Low Orbit, High Stakes

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All-In on the LEO Broadband Competition

The competition to provide broadband from low Earth orbit (LEO) is one of the most important, least appreciated geostrategic developments underway. Policymakers in Washington have yet to consider the economic and strategic implications of LEO satellite constellations, which promise to dramatically improve coverage in underserved markets and bring more of the world online. In addition to reaping vast commercial rewards, nations with leading LEO broadband providers could enjoy increased resiliency in their communications, accuracy in positioning services, and even enhanced early warning capabilities.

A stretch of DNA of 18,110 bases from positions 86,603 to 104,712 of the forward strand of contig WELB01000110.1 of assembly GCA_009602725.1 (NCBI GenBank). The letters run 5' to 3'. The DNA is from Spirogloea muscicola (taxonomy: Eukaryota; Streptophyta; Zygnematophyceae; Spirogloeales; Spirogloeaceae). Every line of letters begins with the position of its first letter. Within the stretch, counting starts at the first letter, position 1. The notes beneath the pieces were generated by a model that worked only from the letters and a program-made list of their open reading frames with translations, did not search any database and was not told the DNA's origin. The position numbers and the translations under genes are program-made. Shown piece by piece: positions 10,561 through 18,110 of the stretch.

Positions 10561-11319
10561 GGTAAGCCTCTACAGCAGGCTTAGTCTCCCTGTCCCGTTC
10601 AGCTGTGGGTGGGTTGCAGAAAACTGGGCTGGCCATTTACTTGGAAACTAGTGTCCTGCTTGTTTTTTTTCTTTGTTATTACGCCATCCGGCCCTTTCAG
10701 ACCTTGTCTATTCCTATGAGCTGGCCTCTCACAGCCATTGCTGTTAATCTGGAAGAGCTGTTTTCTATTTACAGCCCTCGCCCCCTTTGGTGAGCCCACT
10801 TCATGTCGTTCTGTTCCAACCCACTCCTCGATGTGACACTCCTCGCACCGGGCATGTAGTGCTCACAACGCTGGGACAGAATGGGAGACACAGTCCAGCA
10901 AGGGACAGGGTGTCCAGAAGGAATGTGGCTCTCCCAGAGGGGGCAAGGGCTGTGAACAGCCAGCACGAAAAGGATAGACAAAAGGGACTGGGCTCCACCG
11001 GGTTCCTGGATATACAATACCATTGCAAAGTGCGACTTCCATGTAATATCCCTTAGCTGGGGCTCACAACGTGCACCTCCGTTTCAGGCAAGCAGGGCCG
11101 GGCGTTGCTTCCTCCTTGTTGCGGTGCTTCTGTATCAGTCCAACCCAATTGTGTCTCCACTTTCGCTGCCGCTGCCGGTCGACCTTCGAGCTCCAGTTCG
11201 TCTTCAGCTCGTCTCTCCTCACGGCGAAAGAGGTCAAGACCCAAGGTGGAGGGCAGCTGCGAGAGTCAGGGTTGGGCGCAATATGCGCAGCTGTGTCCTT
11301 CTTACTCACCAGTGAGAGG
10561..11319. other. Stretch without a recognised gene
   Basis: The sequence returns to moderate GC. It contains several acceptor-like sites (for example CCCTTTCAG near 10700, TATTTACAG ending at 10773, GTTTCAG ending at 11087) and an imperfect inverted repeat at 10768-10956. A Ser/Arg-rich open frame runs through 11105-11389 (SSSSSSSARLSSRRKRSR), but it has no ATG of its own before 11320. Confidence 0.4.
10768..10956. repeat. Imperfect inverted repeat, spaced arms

An elite group of companies, primarily from the United States and Europe, are on the cutting edge of these efforts. But China has its own plans for LEO broadband, deep pockets of state funding to pursue those ambitions, and political ties to leverage through its Belt and Road Initiative. As the LEO broadband competition intensifies, policymakers need an accessible guide to these developments and recommendations for advancing U.S. interests.

This report is made possible by support from Amazon Kuiper and SpaceX.

Akhil Thadani

Akhil Thadani

Former Research Associate, Wadhwani Center for AI and Advanced Technologies